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Inaccuracy in reporting astronomy and science
As old as Voyage...
post Mar 4 2008, 09:39 AM
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A little off topic, but an inaccuracy nonetheless...

In Sheffield (UK) there used to be a bus called the 'Bright Bus' which ferried (gifted?) school kids around the city.

To enhance its 'Bright' (ie intelligent) image it was adorned with the names of many luminaries of physics such as Einstein and Newton.

What detracted from this was that the name 'Hawkins' was also emblazoned across the vehicle's side....guess the signwriter wouldn't qualify to ride the bus! laugh.gif


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nprev
post Mar 4 2008, 01:40 PM
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QUOTE (elakdawalla @ Mar 3 2008, 10:43 PM) *
um, nprev, I hate to say it, but I think Dan was referring to the space.com reporter's take on what medium was being used to record the avalanche rolleyes.gif

--Emily



Splarg; of course, thanks, Emily, and sorry, Dan! Gonna go drive a few more nails with my forehead before the short bus comes... rolleyes.gif


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centsworth_II
post Mar 12 2008, 11:40 PM
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Porno at CERN
"The claim is that... the LHC might produce not only black holes but also another class of objects
called wormholes... mostly in tabloids like the Sun and New Scientist.... science pornography."

http://resonaances.blogspot.com/

I thought this was so funny: "Tabloids like the Sun and New Scientist", that really puts New Scientist
in its place. laugh.gif I like New scientist, and I wouldn't say they are inaccurate, but they do skew toward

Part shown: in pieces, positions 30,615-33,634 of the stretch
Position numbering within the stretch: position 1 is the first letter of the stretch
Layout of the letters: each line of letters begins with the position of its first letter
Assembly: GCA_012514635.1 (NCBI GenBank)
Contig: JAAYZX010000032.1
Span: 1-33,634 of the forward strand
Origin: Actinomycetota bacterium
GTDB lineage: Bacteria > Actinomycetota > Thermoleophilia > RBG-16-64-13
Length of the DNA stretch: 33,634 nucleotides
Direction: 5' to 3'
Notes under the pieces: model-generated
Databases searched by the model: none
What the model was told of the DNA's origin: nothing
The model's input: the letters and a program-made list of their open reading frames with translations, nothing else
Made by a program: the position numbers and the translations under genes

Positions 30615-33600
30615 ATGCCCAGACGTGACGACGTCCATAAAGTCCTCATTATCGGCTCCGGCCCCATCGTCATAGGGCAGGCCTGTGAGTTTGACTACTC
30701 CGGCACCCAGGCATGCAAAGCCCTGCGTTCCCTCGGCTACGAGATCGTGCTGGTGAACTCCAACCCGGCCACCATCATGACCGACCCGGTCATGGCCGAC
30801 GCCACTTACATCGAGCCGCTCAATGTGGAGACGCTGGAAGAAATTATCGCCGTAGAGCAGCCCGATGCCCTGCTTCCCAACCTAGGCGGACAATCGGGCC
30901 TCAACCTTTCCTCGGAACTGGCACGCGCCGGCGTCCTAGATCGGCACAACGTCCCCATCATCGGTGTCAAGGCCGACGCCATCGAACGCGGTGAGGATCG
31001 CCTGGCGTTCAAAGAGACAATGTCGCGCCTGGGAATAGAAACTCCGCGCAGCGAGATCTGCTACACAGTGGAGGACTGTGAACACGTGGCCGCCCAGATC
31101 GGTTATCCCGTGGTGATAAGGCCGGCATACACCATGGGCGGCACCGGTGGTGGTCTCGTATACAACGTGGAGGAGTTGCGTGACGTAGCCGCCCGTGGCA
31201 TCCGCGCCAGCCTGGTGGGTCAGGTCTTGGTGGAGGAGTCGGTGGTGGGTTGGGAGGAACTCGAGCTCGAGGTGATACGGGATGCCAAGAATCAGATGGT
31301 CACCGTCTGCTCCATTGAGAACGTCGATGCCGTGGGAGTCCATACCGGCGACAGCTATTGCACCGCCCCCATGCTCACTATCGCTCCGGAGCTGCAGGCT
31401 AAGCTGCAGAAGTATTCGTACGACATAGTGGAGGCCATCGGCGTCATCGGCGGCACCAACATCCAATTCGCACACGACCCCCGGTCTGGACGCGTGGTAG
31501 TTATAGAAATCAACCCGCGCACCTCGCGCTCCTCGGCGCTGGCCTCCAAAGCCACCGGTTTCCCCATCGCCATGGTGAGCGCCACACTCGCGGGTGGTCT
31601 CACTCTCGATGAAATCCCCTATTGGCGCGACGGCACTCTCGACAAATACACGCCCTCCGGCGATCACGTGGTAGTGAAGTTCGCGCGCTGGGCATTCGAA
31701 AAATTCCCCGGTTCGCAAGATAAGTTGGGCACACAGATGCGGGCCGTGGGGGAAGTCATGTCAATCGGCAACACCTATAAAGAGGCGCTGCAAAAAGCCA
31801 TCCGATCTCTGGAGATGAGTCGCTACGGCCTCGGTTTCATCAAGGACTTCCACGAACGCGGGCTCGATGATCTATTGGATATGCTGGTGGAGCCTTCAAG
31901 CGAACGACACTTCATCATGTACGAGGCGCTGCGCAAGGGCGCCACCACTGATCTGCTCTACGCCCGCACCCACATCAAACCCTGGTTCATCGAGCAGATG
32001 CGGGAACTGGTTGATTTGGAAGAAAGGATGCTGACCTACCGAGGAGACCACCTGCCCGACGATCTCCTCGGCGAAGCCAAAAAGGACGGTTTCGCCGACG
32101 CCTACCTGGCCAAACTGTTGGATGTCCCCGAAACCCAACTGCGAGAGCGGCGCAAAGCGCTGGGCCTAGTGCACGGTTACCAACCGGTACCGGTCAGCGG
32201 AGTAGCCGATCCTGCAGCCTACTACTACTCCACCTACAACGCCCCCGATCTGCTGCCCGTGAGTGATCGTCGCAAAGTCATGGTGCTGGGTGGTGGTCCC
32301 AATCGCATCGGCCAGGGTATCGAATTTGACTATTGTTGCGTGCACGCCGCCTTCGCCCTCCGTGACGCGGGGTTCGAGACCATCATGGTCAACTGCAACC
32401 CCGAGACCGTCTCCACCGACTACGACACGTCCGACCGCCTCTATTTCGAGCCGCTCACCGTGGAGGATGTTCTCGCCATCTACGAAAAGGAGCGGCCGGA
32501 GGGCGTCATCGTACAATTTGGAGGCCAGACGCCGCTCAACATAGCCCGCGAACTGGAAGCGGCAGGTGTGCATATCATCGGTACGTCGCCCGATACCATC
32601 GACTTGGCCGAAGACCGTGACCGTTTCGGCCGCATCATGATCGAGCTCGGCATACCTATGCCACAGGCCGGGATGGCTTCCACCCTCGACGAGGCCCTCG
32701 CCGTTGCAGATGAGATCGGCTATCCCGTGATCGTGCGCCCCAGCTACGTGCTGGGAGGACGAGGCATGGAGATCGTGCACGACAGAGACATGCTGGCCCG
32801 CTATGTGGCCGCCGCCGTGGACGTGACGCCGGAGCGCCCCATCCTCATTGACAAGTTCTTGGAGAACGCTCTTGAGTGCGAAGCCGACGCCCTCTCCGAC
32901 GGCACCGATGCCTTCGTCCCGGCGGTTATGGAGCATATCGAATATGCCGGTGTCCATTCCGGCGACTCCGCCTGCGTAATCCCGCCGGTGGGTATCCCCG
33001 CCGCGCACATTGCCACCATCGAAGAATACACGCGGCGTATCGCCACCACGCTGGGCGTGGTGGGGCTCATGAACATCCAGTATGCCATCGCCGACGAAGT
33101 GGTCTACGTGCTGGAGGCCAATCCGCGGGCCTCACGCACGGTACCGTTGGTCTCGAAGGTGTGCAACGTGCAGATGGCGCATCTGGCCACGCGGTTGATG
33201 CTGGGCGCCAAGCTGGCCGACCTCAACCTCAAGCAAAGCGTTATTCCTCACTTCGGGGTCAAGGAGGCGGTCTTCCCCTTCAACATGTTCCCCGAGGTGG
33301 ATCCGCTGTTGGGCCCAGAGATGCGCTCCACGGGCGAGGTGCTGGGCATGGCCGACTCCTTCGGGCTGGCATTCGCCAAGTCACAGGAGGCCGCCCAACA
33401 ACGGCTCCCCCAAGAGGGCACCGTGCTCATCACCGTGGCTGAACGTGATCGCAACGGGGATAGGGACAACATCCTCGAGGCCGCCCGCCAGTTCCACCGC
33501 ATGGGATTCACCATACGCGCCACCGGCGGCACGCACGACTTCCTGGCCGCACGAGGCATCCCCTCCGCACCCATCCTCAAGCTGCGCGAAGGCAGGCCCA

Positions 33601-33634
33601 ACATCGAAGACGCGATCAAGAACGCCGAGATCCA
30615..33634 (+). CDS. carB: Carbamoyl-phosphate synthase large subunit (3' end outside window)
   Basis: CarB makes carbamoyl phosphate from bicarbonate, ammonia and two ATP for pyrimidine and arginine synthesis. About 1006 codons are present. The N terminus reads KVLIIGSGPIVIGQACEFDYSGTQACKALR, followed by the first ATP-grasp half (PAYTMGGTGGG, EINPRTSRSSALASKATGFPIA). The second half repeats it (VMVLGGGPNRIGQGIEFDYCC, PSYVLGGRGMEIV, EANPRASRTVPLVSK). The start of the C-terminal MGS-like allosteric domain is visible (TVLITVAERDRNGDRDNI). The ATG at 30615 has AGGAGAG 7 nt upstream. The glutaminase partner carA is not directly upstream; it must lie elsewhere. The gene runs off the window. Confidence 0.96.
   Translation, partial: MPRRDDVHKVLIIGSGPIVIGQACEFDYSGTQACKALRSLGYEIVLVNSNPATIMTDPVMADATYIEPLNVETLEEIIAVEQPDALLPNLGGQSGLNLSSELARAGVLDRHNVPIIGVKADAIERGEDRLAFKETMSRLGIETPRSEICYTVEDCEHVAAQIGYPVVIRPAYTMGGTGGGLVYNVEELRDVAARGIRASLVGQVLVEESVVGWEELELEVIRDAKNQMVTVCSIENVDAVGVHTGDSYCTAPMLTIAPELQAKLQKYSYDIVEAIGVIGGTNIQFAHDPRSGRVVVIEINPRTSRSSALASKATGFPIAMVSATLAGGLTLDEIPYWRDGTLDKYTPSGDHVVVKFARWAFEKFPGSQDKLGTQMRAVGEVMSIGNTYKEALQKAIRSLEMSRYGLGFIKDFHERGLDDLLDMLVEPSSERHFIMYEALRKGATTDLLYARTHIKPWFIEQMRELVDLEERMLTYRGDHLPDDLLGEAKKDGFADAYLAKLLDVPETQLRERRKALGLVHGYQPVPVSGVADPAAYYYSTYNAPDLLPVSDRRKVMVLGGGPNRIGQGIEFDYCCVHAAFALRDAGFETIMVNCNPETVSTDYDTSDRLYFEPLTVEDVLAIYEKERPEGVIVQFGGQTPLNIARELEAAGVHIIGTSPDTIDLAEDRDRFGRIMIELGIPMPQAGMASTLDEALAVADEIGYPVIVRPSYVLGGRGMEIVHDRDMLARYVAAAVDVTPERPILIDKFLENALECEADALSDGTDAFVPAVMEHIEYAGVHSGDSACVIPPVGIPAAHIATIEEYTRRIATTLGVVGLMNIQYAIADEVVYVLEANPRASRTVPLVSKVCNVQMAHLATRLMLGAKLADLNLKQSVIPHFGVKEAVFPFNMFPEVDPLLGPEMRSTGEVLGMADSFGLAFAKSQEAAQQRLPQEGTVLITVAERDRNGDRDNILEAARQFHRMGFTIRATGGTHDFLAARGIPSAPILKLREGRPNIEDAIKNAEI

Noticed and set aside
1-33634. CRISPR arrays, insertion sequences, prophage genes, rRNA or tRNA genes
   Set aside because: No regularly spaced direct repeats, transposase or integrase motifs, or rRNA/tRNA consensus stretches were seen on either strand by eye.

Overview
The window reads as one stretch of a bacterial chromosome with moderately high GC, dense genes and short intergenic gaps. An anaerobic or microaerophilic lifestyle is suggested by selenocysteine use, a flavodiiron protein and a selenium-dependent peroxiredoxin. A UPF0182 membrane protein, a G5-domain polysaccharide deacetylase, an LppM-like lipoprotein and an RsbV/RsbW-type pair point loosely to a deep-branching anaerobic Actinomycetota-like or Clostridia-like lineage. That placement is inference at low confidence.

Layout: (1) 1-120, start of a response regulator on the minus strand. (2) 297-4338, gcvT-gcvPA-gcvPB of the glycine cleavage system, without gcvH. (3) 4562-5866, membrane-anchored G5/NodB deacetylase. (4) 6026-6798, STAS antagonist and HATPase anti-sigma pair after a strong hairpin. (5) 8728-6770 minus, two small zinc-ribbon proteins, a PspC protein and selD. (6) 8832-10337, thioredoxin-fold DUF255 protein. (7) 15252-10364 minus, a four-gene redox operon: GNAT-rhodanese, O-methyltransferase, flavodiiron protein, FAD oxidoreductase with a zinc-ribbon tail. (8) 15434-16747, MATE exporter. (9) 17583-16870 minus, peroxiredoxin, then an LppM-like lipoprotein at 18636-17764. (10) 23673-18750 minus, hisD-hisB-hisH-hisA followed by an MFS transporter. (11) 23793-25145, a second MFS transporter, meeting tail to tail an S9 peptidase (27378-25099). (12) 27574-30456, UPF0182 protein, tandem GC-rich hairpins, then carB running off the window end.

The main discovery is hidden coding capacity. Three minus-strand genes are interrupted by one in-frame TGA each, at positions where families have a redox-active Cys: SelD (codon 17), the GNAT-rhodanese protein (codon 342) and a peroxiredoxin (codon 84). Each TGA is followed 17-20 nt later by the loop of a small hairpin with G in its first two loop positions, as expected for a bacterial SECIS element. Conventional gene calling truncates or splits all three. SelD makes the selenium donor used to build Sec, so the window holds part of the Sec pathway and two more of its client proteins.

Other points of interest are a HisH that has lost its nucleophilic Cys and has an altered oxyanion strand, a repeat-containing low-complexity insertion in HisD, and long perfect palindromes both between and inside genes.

the sensationalist. I think science pornography is a good way to put it. But as I already said... I'm not
complaining.
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gndonald
post Apr 1 2008, 03:10 PM
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I've picked up the April 2008 edition of APC (Australian Personal Computer) and there is an (advertising) feature article entitled "Computers in Space" (paid for by HP).

Most of it is a fairly accurate descriptions of the constraints facing the use of computers in space (power, gravity, radiation).

It also has a picture of what they claim to be the Shuttle Discovery, it is in fact a picture of the first launch of Columbia. (See: here The article (credited to one David Braue) also has the following when it starts to discuss future uses of computers in space:

QUOTE
Missions such as next years Mars Telecommunication Orbiter...


I thought that NASA had canceled this one two years ago

I wonder where on Earth (or off it) the author did his research.

(Correction made after confirming picture in article is of Columbia)
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Stu
post Apr 24 2008, 04:24 PM
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QUOTE (nprev @ Jan 5 2008, 07:23 PM) *
BTW, here in LA on the CBS AM radio news station I keep hearing these annoying commercials for some outfit called the "International Star Registry" that purports to name a star for your friend or loved one for a nominal fee (fifty bucks, I think). I know that this is complete @#$%, but of course the general public doesn't. IIRC, this group or another got sued by (I think) Sky & Telescope, and the plantiffs lost!


Resurrecting an old topic, I know, but if anyone wants to read an interesting debate on the star-naming issue, this week's CARNIVAL OF SPACE has two rather opposing viewpoints... wink.gif


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laurele
post Apr 24 2008, 05:47 PM
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QUOTE (Stu @ Apr 24 2008, 12:24 PM) *